Undergraduate perspective on Sports & Exercise Medicine – a BJSM blog series
By Steffan Griffin (@lifestylemedic)
The inaugural conference hosted by Maudsley Learning, gathered elite sport professionals and stakeholders to stimulate debate and conversation about a topic commonly overlooked or underestimated by those outside the game: Mental health. This topic has been a taboo subject within sport for too long. The Mental Health in Sport Conference challenged some of the preconceptions about sports people as ‘invincible’ and generated discussion about maximizing mental health and wellbeing. Here are highlights from each day’s presentations.
Introduction by Nick Pierce, Chief Medical Officer to the England and Wales Cricket Board
- Within cricket, long tours are a major issue with a high proportion of individuals succumbing to some symptoms of depression
- Risk factors include: family separation and the ruthless personal analysis and media intrusion by the press and now social media
- Seemingly more questions than answers:
- Does professional sport overly challenge wellbeing?
- How realistic is the truly resilient athlete?
- High performance needs high support!
- Need to also focus on staff and coaches as their wellbeing and positive outlook filters down to the players
The impact of high performance sports system on the athletes within it: Ian Braid
- Difficult for athletes to discuss their issues/concerns with someone who can determine their careers, which is why the British Athletes Commission was created
- Pressure comes from the ‘no compromise’ mindset of some sport institutes and from coaches who act as figures of authority, and not true leaders
- The possible consequences of pressure include a detrimental effect on performance, anxiety, stress and depression
Mental Health in football – What is it? What does it look like? Dr Ian Beasley and Michael Bennett
- Issues stem from the fact that ‘super-talents’ rarely hear the word ‘no’ which leads to problems when these same individuals eventually have to think and do things for themselves, especially the 95% in academies who are no longer part of the club by the age of 18
- There is a higher rate of mental health disorders in footballers relative to the general population
- We need 3 things more than anything within football:
- Real research into mental health incidences within elite football
- To overcome the prejudice in the game
- To ensure players are prepared for retirement where a loss of identity occurs
Workshop – Performing under pressure. Gill Deane
- Presence of stress is not necessarily pathological, however our bodies were only designed for short term stress
- Resilience is a key trait, defined as the ability to keep stress in proportion, stay focused and recover properly
- There are methods of building resilience, not many are born resilient!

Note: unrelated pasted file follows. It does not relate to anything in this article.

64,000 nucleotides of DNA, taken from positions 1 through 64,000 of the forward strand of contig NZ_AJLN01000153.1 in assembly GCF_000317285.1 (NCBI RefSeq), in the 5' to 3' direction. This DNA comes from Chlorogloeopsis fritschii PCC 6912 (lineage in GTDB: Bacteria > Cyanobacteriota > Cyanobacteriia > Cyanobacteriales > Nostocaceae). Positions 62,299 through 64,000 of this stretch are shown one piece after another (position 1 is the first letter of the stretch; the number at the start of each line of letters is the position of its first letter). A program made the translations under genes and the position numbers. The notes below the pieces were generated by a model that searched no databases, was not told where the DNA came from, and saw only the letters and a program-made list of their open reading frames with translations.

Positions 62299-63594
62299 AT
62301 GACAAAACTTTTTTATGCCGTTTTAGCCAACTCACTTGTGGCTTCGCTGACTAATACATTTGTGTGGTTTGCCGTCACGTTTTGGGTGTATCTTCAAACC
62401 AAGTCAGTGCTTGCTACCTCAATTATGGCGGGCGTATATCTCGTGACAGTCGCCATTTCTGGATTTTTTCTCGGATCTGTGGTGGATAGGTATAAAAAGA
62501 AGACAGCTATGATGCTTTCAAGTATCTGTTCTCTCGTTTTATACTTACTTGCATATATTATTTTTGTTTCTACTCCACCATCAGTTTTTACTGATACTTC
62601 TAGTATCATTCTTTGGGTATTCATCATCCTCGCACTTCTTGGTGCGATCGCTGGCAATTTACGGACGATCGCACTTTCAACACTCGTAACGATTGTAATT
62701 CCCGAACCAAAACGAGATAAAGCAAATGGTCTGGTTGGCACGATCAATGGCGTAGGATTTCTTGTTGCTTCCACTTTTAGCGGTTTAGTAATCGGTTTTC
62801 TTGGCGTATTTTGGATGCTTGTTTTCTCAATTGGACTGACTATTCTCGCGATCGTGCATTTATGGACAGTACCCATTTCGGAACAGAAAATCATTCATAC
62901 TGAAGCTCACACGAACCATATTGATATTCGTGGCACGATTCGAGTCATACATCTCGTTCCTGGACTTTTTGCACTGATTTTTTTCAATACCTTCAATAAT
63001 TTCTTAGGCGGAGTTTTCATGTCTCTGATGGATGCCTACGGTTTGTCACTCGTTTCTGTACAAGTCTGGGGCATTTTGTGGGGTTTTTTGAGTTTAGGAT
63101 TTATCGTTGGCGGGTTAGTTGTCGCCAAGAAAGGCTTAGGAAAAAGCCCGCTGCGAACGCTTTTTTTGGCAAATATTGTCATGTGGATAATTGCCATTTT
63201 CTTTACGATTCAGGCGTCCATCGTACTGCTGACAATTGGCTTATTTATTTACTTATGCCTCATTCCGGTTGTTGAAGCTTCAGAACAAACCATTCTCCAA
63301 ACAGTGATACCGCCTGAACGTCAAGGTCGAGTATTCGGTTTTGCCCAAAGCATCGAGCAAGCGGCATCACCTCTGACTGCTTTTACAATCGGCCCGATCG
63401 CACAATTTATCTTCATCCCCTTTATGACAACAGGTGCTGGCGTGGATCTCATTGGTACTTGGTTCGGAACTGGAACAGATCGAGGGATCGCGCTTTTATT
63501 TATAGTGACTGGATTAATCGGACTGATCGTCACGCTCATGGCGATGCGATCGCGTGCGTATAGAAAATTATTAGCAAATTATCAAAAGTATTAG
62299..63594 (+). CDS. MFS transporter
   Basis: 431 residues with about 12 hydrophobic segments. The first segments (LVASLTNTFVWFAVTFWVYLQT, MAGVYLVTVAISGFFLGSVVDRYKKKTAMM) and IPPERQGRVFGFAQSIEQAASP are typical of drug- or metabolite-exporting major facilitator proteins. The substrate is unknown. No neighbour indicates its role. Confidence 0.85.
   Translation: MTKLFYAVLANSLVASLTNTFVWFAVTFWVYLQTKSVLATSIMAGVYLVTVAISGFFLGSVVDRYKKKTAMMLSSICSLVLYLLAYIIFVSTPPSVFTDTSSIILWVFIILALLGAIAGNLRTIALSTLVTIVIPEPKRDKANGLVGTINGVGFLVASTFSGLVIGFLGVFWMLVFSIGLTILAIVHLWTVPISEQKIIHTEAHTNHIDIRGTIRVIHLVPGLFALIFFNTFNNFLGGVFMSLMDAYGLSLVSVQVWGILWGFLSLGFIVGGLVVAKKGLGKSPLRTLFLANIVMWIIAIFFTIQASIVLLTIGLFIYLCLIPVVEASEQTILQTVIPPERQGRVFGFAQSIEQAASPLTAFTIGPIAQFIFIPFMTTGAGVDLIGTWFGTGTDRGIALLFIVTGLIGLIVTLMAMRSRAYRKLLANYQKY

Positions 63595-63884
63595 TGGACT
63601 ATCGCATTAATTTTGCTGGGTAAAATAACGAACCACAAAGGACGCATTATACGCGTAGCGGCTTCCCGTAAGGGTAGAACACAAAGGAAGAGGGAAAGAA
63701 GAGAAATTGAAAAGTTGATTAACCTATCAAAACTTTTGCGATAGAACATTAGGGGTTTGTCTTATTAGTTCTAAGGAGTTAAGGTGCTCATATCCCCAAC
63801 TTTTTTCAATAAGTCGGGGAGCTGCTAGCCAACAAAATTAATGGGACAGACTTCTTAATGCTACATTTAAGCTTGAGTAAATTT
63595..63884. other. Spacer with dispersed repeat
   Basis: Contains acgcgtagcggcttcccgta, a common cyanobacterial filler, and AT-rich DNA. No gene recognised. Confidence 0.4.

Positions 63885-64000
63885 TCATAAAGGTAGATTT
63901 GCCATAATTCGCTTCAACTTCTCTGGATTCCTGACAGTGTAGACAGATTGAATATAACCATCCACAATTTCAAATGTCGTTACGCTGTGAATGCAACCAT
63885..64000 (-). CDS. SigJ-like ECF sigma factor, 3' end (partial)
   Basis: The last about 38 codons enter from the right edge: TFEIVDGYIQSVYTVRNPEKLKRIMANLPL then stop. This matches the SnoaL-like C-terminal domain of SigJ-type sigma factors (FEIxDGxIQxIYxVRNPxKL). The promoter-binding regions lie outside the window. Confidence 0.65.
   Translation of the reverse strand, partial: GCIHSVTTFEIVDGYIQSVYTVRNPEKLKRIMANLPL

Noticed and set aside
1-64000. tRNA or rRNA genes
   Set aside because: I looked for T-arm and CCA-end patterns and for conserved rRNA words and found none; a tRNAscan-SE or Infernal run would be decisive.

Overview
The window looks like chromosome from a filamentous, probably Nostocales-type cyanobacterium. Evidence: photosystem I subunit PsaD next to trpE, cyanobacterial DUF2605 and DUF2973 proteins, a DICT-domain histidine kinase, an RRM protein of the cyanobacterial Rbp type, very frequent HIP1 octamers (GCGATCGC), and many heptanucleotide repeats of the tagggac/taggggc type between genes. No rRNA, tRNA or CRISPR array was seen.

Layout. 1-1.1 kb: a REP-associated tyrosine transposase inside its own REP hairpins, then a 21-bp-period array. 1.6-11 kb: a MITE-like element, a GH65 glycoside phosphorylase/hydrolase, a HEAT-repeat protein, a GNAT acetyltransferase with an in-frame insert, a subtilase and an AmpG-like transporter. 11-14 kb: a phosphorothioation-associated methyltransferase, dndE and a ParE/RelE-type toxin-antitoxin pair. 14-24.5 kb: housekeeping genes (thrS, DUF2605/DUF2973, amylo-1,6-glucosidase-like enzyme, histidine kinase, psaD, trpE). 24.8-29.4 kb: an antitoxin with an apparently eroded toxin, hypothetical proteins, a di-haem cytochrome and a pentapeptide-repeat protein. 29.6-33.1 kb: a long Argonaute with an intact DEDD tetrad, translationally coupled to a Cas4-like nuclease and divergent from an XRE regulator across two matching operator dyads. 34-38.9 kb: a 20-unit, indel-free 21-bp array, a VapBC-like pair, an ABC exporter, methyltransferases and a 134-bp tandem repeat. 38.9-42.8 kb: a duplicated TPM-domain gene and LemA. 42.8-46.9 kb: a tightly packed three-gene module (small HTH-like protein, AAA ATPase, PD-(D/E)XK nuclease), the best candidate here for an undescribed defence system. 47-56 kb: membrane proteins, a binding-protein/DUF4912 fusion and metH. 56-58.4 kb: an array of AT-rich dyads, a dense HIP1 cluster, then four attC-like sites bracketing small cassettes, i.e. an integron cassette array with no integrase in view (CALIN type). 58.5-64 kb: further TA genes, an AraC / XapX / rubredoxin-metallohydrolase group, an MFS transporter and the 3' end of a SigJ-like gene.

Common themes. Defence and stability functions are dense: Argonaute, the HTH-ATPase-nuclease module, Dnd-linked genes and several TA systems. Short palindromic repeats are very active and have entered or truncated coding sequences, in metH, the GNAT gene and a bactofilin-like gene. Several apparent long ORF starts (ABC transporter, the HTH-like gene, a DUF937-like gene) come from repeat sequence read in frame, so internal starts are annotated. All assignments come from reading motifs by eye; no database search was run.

- Think about your thinking – acknowledge emotions whilst harnessing executive functioning so that activating events don’t lead to negative consequences/actions
‘Every Cloud’…The psychology and management of career ending injuries. Damian Hopley and Dr Philip Hopley
- Hardest period is the first 2 years after retirement; the worst outcomes are seen in those whose retirement is determined by others/circumstance (e.g injury)
- The main issue is a loss of identity and self-esteem, characterised by a refusal to accept the issue
- The psychological issues we see in sport are the same we see in the general public, they are normal people but are in a high pressure environment with little training to cope
Mind and elite sport. Paul Farmer
- Stigma causes a silence in regard to mental health issues, which causes a vicious circle, we need people comfortable to speak about the topic and create an open environment
- Introduction to elite sport and retirement are two key transition points where proactive mental health support necessary
- We need to stress the confidential and independent nature of the services provided to athletes in order to maximise use
Pressures of an elite athlete. Danielle Brown MBE
- External sources of pressure include the media, who tend to focus on certain disciplines intensely for a short period of time, which can greatly affect the athletes if not prepared/trained
- A key issue is the mental preparation of the coaches, who need to be in the same composed mindset as the athlete, otherwise their “flapping” may adversely affect the athlete’s preparations and performance
Being a professional tennis player. Rachel Newnham
- No off-season in tennis, players will always be chasing something with life as one of the 3000 professional players requires a lot of travelling with little guaranteed income and low support
Steffan Griffin is a third year medical student at the University of Birmingham currently intercalating at Cardiff Metropolitan University in Sports Science. As an ambassador for Move.Eat.Treat and the president of the Birmingham University Sport and Exercise Medicine Society (BUSEMS), he is passionate about the role of exercise as a proactive healthcare tool. He is involved with the Undergraduate Sports & Exercise Medicine Society (USEMS) committee as the Conference Officer. He combines a passion for all things SEM related with an avid interest in sport, and tries to live as active a life as possible.
Dr. Liam West BSc (Hons) MBBCh PGCert SEM (@Liam_West) is a graduate of Cardiff Medical School and now works as a junior doctor at the John Radcliffe Hospital, Oxford. In addition to his role as an associate editor for BJSM he coordinates the “Undergraduate Perspective on Sports & Exercise Medicine” Blog Series.
If you would like to contribute to the “Undergraduate Perspective on Sports & Exercise Medicine” Blog Series please email LIAMWESTSEM@HOTMAIL.CO.UK for further information.